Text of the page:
Based in Midtown Manhattan near Penn Station and serving all five boroughs, LaptopMD is a full-service computer repair company specializing in computer repair, iPhone repair, and data recovery. The computer repair market in Manhattan is a highly competitive location, with over 50 players in the market vying for the same body of potential customers. With this level of competition in mind, LaptopMD set a goal to stand out from its direct competitors, with the implementation of a PPC marketing campaign.
A PPC marketing campaign was the perfect choice for LaptopMD, as they were only discoverable online due to being housed on the 12th floor of a building. This is in direct contrast to a majority of the business’ competitors, who can utilize the visibility that comes with having a first-floor premise.
- The total number of qualified leads (including branded) increased 77.62%.
- The total number of qualified leads (excluding branded) increased 135.00%.
- The average cost per lead (including branded) decreased 34.16%.
- The average cost per lead (excluding branded) decreased 54.12%.
- The overall average cost per click decreased 61.32%.
We began with a very thorough examination of the competitive landscape that is the computer repair, iPhone repair, and data recovery industry. During this process, we gathered extensive information on the competition, which served as a valuable tool when creating a strategy to beat out all rivals. We researched who used Google ads and made a list of the company names, locations, and other important statistics. We discovered which snippets and URLs were used, such as the home page, service page, or whether they used a dedicated landing page in their marketing campaigns.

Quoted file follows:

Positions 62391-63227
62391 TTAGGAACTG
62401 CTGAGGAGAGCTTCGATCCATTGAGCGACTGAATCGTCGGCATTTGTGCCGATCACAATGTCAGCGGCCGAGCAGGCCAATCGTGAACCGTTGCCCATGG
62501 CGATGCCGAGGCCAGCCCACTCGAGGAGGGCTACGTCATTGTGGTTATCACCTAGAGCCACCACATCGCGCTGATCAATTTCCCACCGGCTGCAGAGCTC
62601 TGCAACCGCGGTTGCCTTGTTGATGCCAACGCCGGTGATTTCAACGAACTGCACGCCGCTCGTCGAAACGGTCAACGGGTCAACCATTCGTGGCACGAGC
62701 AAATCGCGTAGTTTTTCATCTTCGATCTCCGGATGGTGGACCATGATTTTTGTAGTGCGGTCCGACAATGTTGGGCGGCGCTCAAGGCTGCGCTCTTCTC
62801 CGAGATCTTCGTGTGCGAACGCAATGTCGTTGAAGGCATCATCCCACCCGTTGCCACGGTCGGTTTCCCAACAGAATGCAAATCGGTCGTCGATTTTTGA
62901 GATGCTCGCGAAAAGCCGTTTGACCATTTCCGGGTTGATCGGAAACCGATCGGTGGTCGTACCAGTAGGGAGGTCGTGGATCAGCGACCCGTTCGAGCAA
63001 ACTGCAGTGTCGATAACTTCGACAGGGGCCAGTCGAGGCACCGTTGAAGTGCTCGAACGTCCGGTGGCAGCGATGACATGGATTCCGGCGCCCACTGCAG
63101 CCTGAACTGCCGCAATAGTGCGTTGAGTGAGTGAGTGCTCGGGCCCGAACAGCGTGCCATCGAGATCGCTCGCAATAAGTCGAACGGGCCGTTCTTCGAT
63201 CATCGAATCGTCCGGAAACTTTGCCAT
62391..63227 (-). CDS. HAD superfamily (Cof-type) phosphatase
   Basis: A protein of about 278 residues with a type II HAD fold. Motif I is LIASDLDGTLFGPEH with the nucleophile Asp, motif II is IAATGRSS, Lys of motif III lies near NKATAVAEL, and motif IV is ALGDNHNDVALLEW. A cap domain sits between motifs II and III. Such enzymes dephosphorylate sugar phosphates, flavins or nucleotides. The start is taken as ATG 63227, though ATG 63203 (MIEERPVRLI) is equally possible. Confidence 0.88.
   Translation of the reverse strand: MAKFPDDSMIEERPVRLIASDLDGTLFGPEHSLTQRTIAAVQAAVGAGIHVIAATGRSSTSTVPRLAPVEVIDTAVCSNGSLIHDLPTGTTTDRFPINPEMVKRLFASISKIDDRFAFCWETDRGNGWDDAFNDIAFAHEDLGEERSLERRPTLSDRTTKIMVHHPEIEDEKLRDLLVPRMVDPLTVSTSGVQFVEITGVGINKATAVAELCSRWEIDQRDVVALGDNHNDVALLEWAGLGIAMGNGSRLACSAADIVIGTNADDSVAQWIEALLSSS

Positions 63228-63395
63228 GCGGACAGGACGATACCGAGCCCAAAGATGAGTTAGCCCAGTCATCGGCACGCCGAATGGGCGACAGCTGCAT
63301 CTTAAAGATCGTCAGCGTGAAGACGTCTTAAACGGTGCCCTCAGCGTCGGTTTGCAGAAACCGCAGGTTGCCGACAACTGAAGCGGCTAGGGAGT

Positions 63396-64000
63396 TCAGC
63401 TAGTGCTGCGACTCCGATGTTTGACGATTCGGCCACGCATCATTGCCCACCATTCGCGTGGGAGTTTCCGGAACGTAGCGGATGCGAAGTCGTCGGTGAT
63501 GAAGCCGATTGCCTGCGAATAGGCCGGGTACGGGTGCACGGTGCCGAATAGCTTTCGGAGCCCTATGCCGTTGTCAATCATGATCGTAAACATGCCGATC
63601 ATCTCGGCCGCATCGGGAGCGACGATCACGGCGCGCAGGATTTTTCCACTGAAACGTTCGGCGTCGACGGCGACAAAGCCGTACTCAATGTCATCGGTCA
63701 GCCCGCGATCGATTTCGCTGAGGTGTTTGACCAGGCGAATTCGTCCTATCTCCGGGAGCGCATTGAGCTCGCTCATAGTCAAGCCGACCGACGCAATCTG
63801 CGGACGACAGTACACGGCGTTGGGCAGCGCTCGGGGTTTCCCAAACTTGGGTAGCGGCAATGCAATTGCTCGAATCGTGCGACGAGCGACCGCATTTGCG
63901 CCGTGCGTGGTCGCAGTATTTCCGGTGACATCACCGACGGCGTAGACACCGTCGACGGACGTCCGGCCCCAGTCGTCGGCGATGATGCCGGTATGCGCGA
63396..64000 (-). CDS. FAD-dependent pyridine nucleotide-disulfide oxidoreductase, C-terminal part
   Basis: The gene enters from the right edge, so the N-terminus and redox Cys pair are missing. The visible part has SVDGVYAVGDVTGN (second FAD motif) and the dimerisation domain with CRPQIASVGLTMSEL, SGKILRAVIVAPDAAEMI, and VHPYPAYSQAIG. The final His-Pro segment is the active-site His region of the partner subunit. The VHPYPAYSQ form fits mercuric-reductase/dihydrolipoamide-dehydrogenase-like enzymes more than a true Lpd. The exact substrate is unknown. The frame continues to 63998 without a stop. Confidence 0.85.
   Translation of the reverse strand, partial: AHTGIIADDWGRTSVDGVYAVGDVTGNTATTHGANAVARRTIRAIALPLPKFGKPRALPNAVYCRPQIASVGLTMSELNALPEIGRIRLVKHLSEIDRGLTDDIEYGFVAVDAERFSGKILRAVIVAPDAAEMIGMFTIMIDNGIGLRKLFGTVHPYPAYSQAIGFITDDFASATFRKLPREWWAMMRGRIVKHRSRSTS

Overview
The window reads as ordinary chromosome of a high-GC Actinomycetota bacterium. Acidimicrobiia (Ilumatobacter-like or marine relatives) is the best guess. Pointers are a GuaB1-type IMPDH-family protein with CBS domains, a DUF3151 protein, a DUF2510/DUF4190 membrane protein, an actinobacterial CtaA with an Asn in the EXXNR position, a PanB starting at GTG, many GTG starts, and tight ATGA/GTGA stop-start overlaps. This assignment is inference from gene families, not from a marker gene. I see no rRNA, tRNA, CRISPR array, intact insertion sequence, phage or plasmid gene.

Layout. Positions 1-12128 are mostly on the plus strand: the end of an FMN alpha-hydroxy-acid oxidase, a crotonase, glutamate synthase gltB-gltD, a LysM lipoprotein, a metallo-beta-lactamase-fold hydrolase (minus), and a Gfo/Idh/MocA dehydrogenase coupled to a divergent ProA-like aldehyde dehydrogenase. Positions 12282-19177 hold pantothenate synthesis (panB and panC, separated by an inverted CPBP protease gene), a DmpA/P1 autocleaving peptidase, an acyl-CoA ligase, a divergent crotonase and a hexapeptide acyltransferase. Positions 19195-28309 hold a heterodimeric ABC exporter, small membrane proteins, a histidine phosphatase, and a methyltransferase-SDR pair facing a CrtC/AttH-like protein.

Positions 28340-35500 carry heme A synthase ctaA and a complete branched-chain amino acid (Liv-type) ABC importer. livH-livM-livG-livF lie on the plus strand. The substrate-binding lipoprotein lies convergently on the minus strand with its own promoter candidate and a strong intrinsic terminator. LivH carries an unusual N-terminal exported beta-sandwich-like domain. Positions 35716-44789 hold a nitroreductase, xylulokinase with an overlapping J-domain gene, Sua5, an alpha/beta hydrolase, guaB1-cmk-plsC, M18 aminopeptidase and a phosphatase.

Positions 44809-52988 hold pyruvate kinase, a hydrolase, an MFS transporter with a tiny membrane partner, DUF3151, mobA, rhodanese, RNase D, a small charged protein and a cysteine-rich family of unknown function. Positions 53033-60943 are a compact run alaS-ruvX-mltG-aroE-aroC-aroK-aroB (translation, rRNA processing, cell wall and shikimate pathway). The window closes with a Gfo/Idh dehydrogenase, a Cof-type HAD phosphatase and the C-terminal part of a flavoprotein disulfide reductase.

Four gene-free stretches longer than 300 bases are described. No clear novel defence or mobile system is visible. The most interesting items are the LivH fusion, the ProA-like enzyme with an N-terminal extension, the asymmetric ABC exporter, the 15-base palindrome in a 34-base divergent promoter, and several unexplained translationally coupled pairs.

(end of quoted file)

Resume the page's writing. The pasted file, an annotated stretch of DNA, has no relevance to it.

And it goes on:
We also uncovered a seed list of keywords which were utilized by each company, via competitive analysis tool, SEMrush. The results allowed us to identify branded keywords specifically for LaptopMD, which has been operating in New York City for over a decade, creating a solid brand in the process. We then validated all branded and general keywords and then estimated a cost per click to have our ads appear for each keyword while also considering the competition for that keyword. At this stage, we could eliminate unnecessary keywords through a restricted and reorganized seed keyword list.
As part of our strategy, we included negative keywords in our first PPC campaign. For example, we used the keyword “windows repair”, which was a keyword that customers used when searching for physical glass window repair, rather than the operating system. With an alteration, we amended the keyword to ensure it included OS (XP, 7, 8, 10) as a broad modifier. We calculated an estimated budget for the entire PPC campaign and wrote two versions of ad copy (including the USP in the ad text) for each ad group. In order to calculate lead conversion, we created a bespoke quote form conversion tracking via Wordstream and utilized a traceable phone number on the website and landing pages.
We then reworked the landing pages to ensure the pages convinced potential leads to make direct contact with the business and decided to run our campaigns on both the Google and Bing platforms. After deploying our initial PPC campaigns, we made a series of checks over the next four months to fine tune our marketing efforts based on the valuable information these campaigns revealed.
Our first series of campaigns were launched after a solid two to three weeks of data collection which was required before we could make any decisions. Our research was sufficient enough to understand what worked while keeping the client’s budget in mind. Since we had a considerable budget, we made mostly insignificant changes for the first month while still gathering valuable information on how the campaign was running.